Your credit score should not be your primary concern when you file bankruptcy in Illinois.
Your credit score is very likely already poor and bankruptcy can only help it, not hurt it.
However, I hear it all the time. “How long be before I can get credit again?” “This will destroy my credit, won’t it?” If I had a dime for every time I’d been asked those questions over the years, I’d be a rich man.
Your Credit Rating is Already Screwed Up!
My answer to this question is usually the same: “you already have a bad credit rating/score.” The vast majority of clients who see me are behind on their debts. This, of course, is why they came to me in the first place. They are 30, 60 and 90 days late, have lawsuits, judgments, and everything in between.
Having debt problems is like a having tumor, though. You get rid of it two different ways: (1) you pay off the debt -and that’s usually not an option, or (2) file bankruptcy and discharge it. If you do nothing, the tumor just grows and grows. Cutting it out allows you to heal. It allows a fresh start. And remember, for some of you your good credit rating got you into the mess you’re in. It allowed you to obtain too many loans, too many credit cards, insanely high credit limits, and to just plain get overextended. It was the financial industry’s idiotic blind faith in the almighty credit score at work. Did you know that your credit score doesn’t even take into account your income or assets. Those used to be pretty important to bankers. But those times are gone. Actually analyzing a client’s entire financial picture would take too much work and require someone to actually think. So we have “the score.” No thinking. It’s like magic. And that’s likely why some of you fret about the score too much.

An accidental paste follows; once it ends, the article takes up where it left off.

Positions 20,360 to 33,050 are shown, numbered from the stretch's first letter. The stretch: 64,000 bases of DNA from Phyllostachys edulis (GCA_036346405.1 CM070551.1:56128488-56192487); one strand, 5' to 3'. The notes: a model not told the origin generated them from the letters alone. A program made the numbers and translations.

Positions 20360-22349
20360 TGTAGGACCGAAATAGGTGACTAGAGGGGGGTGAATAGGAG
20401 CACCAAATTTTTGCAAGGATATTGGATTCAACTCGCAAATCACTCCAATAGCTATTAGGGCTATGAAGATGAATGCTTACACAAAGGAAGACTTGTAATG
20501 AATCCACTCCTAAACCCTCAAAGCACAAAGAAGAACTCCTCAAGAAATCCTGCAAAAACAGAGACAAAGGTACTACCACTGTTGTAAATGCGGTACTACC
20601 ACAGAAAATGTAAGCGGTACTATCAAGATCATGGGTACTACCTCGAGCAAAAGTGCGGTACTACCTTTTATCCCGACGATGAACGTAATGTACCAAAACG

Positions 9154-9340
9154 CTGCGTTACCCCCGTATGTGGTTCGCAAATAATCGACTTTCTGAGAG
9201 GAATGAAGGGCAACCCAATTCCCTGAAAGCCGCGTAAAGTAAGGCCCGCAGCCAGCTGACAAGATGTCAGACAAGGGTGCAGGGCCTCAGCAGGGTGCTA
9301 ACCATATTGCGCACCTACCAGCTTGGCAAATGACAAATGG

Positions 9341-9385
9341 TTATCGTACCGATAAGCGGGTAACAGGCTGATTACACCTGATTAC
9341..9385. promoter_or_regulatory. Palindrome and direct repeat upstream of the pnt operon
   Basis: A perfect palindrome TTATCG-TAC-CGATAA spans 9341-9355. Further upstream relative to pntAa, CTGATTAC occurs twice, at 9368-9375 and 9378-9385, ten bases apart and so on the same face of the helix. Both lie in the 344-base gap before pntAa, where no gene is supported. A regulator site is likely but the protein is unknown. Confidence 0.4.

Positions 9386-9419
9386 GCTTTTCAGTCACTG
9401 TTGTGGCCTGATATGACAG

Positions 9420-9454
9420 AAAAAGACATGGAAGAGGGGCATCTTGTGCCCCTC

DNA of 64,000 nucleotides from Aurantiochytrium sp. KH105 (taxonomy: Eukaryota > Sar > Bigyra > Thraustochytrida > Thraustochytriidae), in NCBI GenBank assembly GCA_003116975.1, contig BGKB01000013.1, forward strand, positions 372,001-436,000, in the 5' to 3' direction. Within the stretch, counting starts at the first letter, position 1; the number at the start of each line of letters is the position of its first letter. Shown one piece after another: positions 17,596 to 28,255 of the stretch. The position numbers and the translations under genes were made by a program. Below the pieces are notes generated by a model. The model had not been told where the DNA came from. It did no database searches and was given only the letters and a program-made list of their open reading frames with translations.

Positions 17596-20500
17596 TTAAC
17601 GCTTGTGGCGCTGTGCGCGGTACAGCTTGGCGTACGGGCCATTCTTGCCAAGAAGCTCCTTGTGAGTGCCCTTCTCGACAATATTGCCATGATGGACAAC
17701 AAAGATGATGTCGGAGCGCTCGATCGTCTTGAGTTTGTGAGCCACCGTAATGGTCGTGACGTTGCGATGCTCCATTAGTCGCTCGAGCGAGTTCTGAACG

[h3]Okay, okay. But How Long Will it Be Before I Have a Good Credit Rating?[/h3]
Fair question. After all, you want to be able to refinance your house, buy a new house, or finance a car. For mortgage loans, the bankruptcy will “screw up” your chances at getting a mortgage for two to three years, depending on whether you do a conventional mortgage or a FHA mortgage. Interestingly, foreclosure is far worse than bankruptcy for your mortgage chances. Foreclsoure screws you up for four years. So the damage caused by bankruptcy is not forever. And bankruptcy is better than doing nothing and allowing a foreclosure to happen.
This holds true for car loans as well. In fact, you’ll be able to get an car loan right after your bankruptcy is discharged (completed); you’ll just pay a high interest rate. No worries. The world is awash in used cars, and you’ll get a loan for one. If you must take this route, just don’t get an expensive car. Try to keep it about $10,000 or less.
[h3]This Isn’t the Issue Anyway![/h3]
The real issue is whether or not you can get through your financial problems without filing bankruptcy. If not, bankruptcy is your only option. If, on the other hand, you can avoid bankruptcy, you should. But in either case your credit will recover. You won’t be in financial purgatory forever.
If you need to file bankruptcy, worrying about your credit rating is senseless. If it’s not already bad, it probably will be very soon, whether or not your file bankruptcy. The concern should be solving your financial problems. And bankruptcy helps lots of people do that every day.
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